What You Should Know About Vesting Your RSUs
Restricted Stock Units (RSUs) are a common way for employers, particularly in the technology industry, to attract and retain talent. For the employee, understanding the tax implications of RSUs is vital in maximizing the value of this form of compensation.
Here we look at the key tax considerations for RSUs. If you are interested in the tax treatment for Employee Stock Purchase Plans (ESPP) or for stock options such as Non-Qualified Stock Options (NSOs) or Incentive Stock Options (ISOs), stayed tuned for our subsequent blog posts covering these topics.
Although they may become shares at some stage, RSUs are not shares, nor are they stock options - thus the term “Units.”
When the RSUs are granted to an employee, they will be covered by an agreement, The RSU Award Agreement, which formally sets out the terms of the award. Here you will find:
- The total number of shares in the award - the Grant
- How many shares vest and when - the Vesting Schedule
- What requirements need to be met for the RSUs to vest - Single Trigger, Double Trigger and how unvested shares are dealt with should the employee leave the company before all the shares in the Grant are vested
However, you will not find a lot of information on taxation of your RSUs in these documents.
Taxation at Grant of RSUs
The grant of an RSU award has no tax implications for the employee. Note: a section 83(b) election cannot be made on RSUs.
Taxation at Vesting of RSUs
The vesting of RSUs is the major tax point for the employee. On the date the shares vest, the fair market value (FMV) of the vested shares will be taxed as ordinary income through the employee’s W2.
For example, if 2,000 shares vest on June 30, 2022 when the FMV of the stock is $20 per share, then $40,000 will be included as taxable ordinary income (wages) to the employee on the 2022 W2.
The employee will pay tax on this income in all cases but has some flexibility in terms of whether to receive stock or cash – there are usually three options:
- Receive all 2,000 shares in broker account – employee must write a check to the employer for 22% (federal) of the $40,000 as the employer must account for withholding tax at 22% (federal) on the vesting date. States also impose withholding.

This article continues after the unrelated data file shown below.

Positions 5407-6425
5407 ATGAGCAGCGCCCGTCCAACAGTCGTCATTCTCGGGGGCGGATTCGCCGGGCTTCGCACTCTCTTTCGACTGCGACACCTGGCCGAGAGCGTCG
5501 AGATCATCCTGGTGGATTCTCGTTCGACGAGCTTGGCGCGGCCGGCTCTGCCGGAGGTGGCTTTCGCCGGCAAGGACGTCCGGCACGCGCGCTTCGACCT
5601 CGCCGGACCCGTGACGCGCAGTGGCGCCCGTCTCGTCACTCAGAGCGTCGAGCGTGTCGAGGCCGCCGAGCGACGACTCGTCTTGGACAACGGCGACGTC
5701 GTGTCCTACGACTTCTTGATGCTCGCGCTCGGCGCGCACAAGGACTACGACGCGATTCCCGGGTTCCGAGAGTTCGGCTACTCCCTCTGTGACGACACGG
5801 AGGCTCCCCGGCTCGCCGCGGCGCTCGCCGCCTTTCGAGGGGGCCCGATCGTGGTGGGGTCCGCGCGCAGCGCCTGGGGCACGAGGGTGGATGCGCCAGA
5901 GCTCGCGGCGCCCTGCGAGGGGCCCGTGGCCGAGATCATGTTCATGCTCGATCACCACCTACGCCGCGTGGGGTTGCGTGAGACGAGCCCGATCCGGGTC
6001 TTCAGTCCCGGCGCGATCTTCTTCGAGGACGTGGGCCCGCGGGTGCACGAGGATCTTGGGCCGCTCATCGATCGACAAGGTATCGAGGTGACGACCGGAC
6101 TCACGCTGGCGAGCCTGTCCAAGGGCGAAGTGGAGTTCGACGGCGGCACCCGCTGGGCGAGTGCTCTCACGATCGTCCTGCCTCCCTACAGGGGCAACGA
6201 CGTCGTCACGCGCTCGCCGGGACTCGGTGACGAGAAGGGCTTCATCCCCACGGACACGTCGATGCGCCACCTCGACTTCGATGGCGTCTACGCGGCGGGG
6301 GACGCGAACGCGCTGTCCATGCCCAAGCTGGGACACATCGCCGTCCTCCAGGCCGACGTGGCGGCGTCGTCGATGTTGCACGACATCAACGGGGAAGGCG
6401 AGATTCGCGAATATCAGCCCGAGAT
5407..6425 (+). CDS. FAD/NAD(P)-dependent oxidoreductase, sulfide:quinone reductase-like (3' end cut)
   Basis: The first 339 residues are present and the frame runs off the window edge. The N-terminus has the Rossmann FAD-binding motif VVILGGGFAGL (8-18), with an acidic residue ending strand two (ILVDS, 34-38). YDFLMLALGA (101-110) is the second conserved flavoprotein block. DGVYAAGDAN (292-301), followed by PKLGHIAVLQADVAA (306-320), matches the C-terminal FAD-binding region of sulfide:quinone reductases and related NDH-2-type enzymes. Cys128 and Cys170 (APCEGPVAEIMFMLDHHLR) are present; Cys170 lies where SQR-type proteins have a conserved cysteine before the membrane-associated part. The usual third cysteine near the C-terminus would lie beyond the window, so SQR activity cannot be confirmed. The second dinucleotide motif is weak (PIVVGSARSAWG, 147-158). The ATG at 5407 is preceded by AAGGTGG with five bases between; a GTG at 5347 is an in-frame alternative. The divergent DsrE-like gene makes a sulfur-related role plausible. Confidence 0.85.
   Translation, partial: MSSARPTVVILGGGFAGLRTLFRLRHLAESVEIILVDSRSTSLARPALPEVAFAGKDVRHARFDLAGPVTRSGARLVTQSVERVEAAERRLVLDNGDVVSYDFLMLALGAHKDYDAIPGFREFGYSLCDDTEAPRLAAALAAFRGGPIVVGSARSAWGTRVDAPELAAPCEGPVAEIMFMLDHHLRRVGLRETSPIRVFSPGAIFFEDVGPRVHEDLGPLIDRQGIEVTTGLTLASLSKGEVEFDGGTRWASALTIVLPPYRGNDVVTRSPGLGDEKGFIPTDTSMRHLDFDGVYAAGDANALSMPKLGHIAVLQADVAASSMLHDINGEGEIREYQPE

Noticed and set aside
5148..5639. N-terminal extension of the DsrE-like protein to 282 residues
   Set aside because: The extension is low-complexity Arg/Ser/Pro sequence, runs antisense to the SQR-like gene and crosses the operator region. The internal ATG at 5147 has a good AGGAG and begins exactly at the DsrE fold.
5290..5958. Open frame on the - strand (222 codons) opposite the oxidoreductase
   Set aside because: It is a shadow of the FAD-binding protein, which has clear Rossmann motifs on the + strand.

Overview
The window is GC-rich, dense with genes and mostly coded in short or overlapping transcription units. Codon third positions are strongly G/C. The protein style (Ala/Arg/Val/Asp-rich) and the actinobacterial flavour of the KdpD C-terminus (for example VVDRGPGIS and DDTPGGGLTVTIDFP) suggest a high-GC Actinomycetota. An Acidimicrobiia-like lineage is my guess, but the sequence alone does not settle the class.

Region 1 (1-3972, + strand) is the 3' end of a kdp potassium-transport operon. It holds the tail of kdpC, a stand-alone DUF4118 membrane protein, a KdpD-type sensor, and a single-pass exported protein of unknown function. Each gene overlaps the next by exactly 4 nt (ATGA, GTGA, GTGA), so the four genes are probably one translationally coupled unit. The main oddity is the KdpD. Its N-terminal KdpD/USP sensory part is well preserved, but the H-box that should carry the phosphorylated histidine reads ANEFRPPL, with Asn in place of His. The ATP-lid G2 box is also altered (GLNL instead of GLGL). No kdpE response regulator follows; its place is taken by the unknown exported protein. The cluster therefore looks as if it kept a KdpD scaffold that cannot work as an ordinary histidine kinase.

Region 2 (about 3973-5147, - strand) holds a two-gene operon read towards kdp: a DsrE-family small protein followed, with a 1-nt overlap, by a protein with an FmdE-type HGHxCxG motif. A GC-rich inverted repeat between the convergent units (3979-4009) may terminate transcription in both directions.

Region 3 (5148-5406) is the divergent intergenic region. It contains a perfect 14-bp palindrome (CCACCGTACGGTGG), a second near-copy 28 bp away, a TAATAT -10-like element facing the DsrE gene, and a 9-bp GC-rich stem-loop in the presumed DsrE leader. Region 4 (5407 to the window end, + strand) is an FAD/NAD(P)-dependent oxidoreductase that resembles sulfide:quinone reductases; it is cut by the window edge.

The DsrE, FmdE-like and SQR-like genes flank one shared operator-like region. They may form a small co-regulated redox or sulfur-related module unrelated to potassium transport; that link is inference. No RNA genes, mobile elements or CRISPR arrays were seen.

- Receive no shares and take all cash – employer will withhold 22% of the cash and remit the balance via paycheck to employee.
- Sell enough shares to pay the 22% withholding and deposit the remaining shares in a broker account – “Sell to Cover Taxes”
Regardless of which option is chosen, the employee pays tax on the full FMV of the vested shares through their W2. However, the employee may owe additional tax if she is in a higher tax bracket than the 22% withholding.
RSUs that vest in the year may also require making estimated payments depending on the Safe Harbor position for the employee.
Taxation after RSUs Vest
For those shares that the employee receives, the FMV now becomes the tax cost basis, and the capital gains tax aging begins from the date the shares vest. The basis may need to be adjusted for any subsequent sale. We often see cost basis of zero for shares which originated as RSUs – this is always wrong and needs adjusted to the FMV at exercise.
If the shares appreciate beyond the FMV at vesting and are held for at least one year, the appreciation is taxed at the long-term capital gains rate. Losses would be capital losses.
Considerations for RSUs
- The employee is not required to remit an exercise (strike) price to obtain the shares but will have to account for the tax, as ordinary income, at vesting.
- There is no discretion over when the shares are taxed. When they vest, they are taxable.
- By contrast, with NSOs and ISOs, the employee can control the timing of the income inclusion by controlling the timing of the option exercise.
- Electing to receive a vested RSU in stock is equivalent to receiving a bonus check from your employer, paying tax on it and using the remaining cash to buy the stock in your broker account.
- The real benefit from RSUs is not in their tax treatment but the opportunity to materially participate in the growth of the company without any outlay or capital invested.
Caution: Like anything else, the price of the stock can decline after it vests resulting in a capital loss. This can lead to an unwelcome whipsaw effect where the value up to vest is taxed as ordinary income and the decline after vest does not off-set ordinary income but is rather a capital loss.
If you have further questions related to your employee compensation plan that includes RSUs, please contact BakerAvenue to speak with a tax expert.
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